It boasts what looks “on paper” to be a wonderful cast and has a brilliant conductor, so I am really looking forward to going.

On another subject, I don’t know how many of you are addicted to watching this summer’s number one TV hit, America’s Got Talent on NBC, but this year there is a particularly interesting participant. Continue reading →

From the Artistic Desk of Jonathan Pell – Venice

by tdoadmin


The chandelier in the auditorium of the Teatro la fenice.

I have come to Venice for a few days and attended performances of MADAME BUTTERFLY with different casts on successive nights.

This new production was abstract and highly stylized, with a white cyclorama that also covered the stage floor, sort of like an old fashion photographer’s backdrop. In Act I there were three large white stones on the ground (to suggest a zen garden perhaps) and suspended in the air was a large ceramic looking sculpture that looked like a treble clef, or maybe a figure eight. Continue reading →

From the Desk of Artistic Director Jonathan Pell, Florence Part II

by tdoadmin


The interior of the Teatro della pergola in Florence

The last few days have been very rewarding—I have heard more than 100 singers from 30 countries, and attended a performance of Verdi’s original 1847 version of MACBETH (which I had never had an opportunity to hear “live”) in the very theatre in which it premiered, Florence’s  Teatro della pergola.

It is a charming little opera house with fewer than 1,000 seats and superb acoustics.  Since the company moved to the larger (and more modern) Teatro comunale in the 1960’s, opera performances in the Pergola are rare, and this felt like a great privilege.

The production, part of the annual festival known as the Maggio musicale (which in spite of the name extends past May well into June)  was by British director Graham Vick.  It was a “modern” production and had a sort of MAD MEN feel (imagine Don and Betty Draper as Mr. and Mrs. MacBeth) and was extremely clever if not altogether persuasive.  The witches in their scenes were streetwalkers strung out on drugs, and the ghostly apparitions that haunt MacBeth were also brought on by the use of illegal substances. Continue reading →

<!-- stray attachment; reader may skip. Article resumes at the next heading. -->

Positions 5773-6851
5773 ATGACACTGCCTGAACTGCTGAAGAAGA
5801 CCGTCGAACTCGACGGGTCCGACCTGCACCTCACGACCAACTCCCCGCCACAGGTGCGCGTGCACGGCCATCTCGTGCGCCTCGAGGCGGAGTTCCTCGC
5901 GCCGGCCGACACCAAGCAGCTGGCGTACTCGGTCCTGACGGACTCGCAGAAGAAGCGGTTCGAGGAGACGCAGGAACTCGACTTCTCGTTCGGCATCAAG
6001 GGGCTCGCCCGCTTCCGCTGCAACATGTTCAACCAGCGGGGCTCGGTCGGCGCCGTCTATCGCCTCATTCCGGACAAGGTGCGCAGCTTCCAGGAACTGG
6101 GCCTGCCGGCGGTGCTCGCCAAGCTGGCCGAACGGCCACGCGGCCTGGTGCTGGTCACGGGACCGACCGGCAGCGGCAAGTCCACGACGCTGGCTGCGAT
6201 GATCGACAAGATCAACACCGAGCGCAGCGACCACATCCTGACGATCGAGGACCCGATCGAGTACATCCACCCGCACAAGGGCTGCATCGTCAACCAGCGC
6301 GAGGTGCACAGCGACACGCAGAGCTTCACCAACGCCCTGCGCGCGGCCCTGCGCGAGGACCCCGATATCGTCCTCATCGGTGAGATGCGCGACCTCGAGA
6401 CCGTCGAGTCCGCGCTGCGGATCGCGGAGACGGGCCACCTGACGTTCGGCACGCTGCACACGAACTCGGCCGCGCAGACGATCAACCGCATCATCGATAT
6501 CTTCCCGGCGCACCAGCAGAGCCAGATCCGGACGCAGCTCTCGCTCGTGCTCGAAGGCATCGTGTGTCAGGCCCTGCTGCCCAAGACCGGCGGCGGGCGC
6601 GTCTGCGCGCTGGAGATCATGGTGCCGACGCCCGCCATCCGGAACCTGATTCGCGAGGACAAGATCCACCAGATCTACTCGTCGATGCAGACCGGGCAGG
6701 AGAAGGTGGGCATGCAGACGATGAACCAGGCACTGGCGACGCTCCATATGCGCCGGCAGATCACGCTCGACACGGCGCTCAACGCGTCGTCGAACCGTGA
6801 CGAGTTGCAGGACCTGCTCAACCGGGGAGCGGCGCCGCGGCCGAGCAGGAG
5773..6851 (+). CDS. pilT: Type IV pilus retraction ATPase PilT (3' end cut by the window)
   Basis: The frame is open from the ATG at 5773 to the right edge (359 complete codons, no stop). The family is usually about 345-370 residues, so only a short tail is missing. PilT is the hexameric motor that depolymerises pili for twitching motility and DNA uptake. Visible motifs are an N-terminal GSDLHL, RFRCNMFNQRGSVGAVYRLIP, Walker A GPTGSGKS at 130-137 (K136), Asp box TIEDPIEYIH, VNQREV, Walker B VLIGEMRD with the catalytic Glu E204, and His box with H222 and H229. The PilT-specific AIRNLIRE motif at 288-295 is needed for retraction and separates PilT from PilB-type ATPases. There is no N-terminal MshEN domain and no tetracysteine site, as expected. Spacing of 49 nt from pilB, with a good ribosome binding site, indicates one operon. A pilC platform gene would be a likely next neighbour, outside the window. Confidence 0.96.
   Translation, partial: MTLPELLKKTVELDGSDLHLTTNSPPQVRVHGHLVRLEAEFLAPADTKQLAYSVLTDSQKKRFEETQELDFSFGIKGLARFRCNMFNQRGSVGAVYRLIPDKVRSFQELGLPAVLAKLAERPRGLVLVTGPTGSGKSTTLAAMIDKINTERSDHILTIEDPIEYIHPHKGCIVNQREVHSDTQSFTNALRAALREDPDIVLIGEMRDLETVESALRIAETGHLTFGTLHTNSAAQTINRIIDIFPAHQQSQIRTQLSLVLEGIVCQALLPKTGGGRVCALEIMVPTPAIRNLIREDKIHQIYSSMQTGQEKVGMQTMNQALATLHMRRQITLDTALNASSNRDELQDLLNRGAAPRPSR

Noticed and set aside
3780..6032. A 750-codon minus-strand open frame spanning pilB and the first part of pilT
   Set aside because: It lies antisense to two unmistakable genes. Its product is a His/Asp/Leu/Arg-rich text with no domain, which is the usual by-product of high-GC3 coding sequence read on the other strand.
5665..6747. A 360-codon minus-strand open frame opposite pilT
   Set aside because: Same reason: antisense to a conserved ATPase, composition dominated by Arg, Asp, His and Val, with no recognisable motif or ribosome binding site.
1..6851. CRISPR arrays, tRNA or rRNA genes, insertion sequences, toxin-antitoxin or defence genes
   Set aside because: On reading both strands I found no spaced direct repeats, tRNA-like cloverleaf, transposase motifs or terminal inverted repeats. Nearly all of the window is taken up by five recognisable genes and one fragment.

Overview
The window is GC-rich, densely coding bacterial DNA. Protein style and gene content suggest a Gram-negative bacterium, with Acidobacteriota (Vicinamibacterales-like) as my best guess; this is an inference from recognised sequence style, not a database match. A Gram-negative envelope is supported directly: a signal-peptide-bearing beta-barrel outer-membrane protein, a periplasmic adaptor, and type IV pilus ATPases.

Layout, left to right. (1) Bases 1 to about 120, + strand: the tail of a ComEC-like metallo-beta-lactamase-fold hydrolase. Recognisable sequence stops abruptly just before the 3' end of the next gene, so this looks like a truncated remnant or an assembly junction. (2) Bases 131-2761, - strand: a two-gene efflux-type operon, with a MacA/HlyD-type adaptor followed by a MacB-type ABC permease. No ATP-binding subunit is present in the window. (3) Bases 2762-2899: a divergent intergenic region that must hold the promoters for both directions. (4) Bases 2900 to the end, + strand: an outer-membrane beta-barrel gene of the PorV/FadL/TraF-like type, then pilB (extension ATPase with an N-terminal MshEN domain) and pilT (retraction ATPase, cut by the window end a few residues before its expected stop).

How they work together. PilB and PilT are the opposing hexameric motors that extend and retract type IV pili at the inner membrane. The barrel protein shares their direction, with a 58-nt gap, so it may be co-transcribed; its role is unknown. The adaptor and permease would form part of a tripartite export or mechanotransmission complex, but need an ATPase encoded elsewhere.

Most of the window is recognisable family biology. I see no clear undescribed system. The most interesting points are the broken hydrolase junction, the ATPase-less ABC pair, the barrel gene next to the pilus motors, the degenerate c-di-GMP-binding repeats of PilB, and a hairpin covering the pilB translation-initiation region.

From the Desk of Artistic Director Jonathan Pell – Florence Part I

by tdoadmin


View of Florence from the Palazzo Pitti

I am in Italy for the European NYIOP auditions, and just finished hearing the second day of preliminary auditions, where a panel of nearly twenty opera companies from around the world heard more than fifty singers from twenty-five countries.  These auditions were held in a rehearsal room at the Teatro Comunale, but the finals tomorrow and Tuesday will actually be on stage in the theatre.

My colleagues and I (including representatives from the Metropolitan Opera and the Canadian Opera, two of North America’s largest companies, as well as representatives from a number of smaller houses both in the United States and abroad) come to these auditions every summer in hope of discovering the stars of tomorrow.

There were two or three standouts so far, but I don’t want to make any conclusive judgments until I hear them on stage over the next couple of days.

I was also able to attend a concert performance of Donizetti’s MARIA STUARDA which was presented as part of the annual Maggio Musicale Festival, starring the legendary Italian soprano Mariella Devia.  Mariella made her Dallas Opera debut in 1985 as “Adina” in another Donizetti opera, THE ELIXIR OF LOVE.  Nearly thirty years later she still commands the stage and sings with impeccable technique.  She is in her early sixties now, but still sings extraordinarily well.  Brava Mariella!

From the Desk of Artistic Director Jonathan Pell, St. Louis Part II

by tdoadmin


Photo Credit Ken Howard

Last night was the opening night of New Orleans jazz trumpeter/composer Terence Blanchard’s first opera CHAMPION, with a libretto by Pulitzer Prize winning playwright Michael Cristofer, and based on the life of prize fighter Emile Griffith.  To borrow a sports term, it was a knockout! Continue reading →

From the Desk of Artistic Director Jonathan Pell, St Louis Part I

by tdoadmin

Opera Theatre of Saint Louis is celebrating their 38th season, and remains the only American opera company devoted to performing all their productions in English.  The company performs in a theatre that seats about 1,000 people so there is a tremendous sense of intimacy and immediacy which can be extraordinary.

The first production I attended on Thursday evening was the novel pairing of two one act verismo operas more usually seen with other pieces—Puccini’s IL TABARRO (THE CLOAK) and Leoncavallo’s PAGLIACCI. Continue reading →

From the Desk of Artistic Director Jonathan Pell, Toronto – Part II

by tdoadmin

Getting up at 3:30 this morning to catch a 6:30 a.m. flight in order to get back to Dallas in time for this afternoon’s matinee at the Dallas Symphony was a challenge, but fortunately yesterday’s LUCIA DI LAMMERMOOR at the Canadian Opera was a late afternoon matinee!

The production was staged by David Alden and originally created for English National Opera a couple of years ago.  It was set in a moldering Victorian insane asylum, and had an eerie Dickensian feel.  It may not have been faithful to the various locales indicated in Cammerano’s libretto, but it all had a certain theatrical logic that made for a riveting theatrical experience. Continue reading →